Russian playwright Ivan Vyrypaev, whose play Oxygen is being produced by Taffety Punk, is a proponent of the experimental school of New Drama where plot and character are no longer the basis of drama. New Drama playwrights often interview subjects and use their words verbatim as dialogue, attempting to knit a semblance of character from the words with the action happening not on stage, but in recollection.
Such plays have become fairly common over the years, but Oxygen takes it a few levels further. Conceived, in the author’s words, as a “live concept album,” Oxygen is not exactly a play, but not exactly performance art either. Though scripted, it feels like a concert.
The cast is made up of two actors (Mark Krawczyk and Esther Williamson) holding microphones and a DJ (Dan Crane) spinning original tracks by local musicians, including Edie Sedgwick, The Gena Rowlands Band, Jupiter Rex, and Kathy Cashel. Fans of hip-hop will be familiar with the set up, but the music is not hip hop, or at least not always. Most of what the musicians have produced evokes the electronic music of Russia, where the performance is symbolically set.
The lyrics/ dialogue that sit on top of the ten tracks are stuffed with imagery and metaphor, each drawing on a theme. Early in the performance, the tracks call on the Biblical commandments and the Sermon on the Mount, but this conceit fades out in later tracks. Krawczyk goes solo on the first track, but afterwards, both performers share the mic. Sometimes their lines are spoken, sometimes rapped, sometimes sung. Each track in what feels like a condensed opera contains numerous passages; some are like arias, others are like recitative. The performers trade monologues and share dialogue as they talk both about and around the themes.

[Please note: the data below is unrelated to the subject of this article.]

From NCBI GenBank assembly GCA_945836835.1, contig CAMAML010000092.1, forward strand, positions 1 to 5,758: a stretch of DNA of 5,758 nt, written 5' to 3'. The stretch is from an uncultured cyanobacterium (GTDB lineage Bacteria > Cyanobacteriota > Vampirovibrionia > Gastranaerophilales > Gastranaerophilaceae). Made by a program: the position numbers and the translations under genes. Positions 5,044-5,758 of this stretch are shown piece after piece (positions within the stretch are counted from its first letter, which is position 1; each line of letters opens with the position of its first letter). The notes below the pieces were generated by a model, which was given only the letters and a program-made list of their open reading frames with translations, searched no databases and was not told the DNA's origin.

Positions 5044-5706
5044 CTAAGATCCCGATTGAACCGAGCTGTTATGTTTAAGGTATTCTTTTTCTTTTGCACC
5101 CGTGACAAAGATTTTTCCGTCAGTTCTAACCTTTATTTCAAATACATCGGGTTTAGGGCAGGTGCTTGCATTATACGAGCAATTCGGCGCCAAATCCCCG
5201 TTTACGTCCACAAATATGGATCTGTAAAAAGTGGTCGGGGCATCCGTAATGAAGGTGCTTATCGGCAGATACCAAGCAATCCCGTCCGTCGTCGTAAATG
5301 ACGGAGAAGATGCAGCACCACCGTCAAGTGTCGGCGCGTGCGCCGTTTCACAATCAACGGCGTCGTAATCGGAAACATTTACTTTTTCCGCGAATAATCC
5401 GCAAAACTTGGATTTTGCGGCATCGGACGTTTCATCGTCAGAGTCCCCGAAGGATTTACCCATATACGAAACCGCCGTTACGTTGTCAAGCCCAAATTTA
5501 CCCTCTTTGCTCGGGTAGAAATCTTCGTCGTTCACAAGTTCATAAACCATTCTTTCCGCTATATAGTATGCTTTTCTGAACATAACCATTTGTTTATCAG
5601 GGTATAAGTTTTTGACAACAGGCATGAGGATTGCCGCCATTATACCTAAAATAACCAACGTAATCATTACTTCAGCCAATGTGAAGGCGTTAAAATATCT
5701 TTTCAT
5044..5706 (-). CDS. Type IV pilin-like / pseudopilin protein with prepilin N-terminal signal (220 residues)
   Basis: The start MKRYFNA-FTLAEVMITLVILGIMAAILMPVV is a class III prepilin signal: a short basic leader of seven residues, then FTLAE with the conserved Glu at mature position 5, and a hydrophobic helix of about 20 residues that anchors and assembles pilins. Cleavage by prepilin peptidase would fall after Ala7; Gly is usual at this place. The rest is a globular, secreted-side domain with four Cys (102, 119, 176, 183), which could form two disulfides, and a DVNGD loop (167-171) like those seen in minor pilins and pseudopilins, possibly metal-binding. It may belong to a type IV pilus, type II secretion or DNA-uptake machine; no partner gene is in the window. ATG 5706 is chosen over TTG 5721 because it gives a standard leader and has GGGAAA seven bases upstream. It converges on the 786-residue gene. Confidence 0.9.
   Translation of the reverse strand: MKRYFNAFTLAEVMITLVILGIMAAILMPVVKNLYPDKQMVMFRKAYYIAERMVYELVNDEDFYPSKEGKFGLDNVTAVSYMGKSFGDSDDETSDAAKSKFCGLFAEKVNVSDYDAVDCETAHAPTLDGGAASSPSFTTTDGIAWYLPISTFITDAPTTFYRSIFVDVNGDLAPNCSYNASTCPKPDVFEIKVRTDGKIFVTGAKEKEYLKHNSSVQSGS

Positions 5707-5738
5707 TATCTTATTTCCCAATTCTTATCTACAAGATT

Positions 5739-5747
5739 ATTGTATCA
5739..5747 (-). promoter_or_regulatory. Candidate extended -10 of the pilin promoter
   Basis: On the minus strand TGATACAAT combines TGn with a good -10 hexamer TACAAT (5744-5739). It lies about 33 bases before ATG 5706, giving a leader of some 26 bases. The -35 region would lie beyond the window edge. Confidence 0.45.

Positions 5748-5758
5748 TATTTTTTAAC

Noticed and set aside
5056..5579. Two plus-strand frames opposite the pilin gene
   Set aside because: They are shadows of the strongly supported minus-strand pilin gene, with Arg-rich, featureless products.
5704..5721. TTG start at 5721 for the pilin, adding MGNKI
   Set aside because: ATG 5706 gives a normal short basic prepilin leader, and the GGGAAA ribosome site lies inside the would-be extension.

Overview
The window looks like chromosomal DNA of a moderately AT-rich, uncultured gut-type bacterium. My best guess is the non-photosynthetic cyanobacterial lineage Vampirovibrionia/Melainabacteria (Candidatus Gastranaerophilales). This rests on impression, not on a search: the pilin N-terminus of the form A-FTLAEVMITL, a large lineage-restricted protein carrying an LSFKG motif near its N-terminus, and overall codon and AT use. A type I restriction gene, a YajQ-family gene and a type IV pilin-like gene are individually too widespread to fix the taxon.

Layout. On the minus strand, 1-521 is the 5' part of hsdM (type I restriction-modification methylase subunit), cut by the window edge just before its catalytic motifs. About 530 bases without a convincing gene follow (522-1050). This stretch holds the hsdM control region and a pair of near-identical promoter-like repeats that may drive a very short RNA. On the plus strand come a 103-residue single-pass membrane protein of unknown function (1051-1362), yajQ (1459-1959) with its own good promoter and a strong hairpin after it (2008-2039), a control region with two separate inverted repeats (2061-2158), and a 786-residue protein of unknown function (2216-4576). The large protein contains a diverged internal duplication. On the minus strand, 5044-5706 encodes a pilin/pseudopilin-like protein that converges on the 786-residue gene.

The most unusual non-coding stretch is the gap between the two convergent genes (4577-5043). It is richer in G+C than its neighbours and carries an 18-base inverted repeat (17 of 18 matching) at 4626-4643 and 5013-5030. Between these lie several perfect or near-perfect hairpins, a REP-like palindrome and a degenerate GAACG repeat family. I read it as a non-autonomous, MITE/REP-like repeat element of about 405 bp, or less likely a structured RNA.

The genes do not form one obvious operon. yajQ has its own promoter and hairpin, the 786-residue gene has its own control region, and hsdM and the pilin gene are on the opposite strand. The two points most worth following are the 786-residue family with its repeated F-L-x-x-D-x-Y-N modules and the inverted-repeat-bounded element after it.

There are two characters here: Sasha from the City, and Sasha from the Country. But this is the thing though: the performers are not always portraying them; sometimes they are merely commenting on these two human beings. And you ask yourself: are they acting or emceeing? They are doing both, and it’s often hard to tell when. Also, it seems, Krawczyk and Williamson change off what character they are playing. The show can be frustrating that way.
Sasha (both) was born in the last generation of the Soviet Union. Who knows what direction their lives might have taken had the world of their adulthood taken the course they were shown in their childhood. But, at the crest of their adolescence, the cold warriors overthrew Secretary Gorbachev, but could only hold the country for a day. The individual republics took control of their people, and the Soviet Union vanished like flash paper.
What happens when the walls that circumscribe us crumble to the ground? We are forced outward; we spend our lives walking unlit paths that likely lead nowhere.
Nothing sustains Sasha. S/he gropes through a world s/he was not heir to. Try as s/he might, nothing will make his/ her life less meaningless. S/he creates a backstory that is probably part true, but mostly a fabrication to fill the empty space. Images abound of foreign lands that neither character has actually been to. Grisly details of a murder that might be true are related throughout the performance, yet nothing is resolved.
Ivan Vyrypaev’s Oxygen can sometimes feel like a bunch of ideas thrown in the air, landing where they may on the stage in confused patterns. Some were compelling, some were not. From where I sat, the strengths at the very least made up for the weaknesses.
By Ivan Vyrypaev
Directed by Lise Bruneau
Produced by Taffety Punk
Reviewed by Steve Hallex
75 minutes with no intermission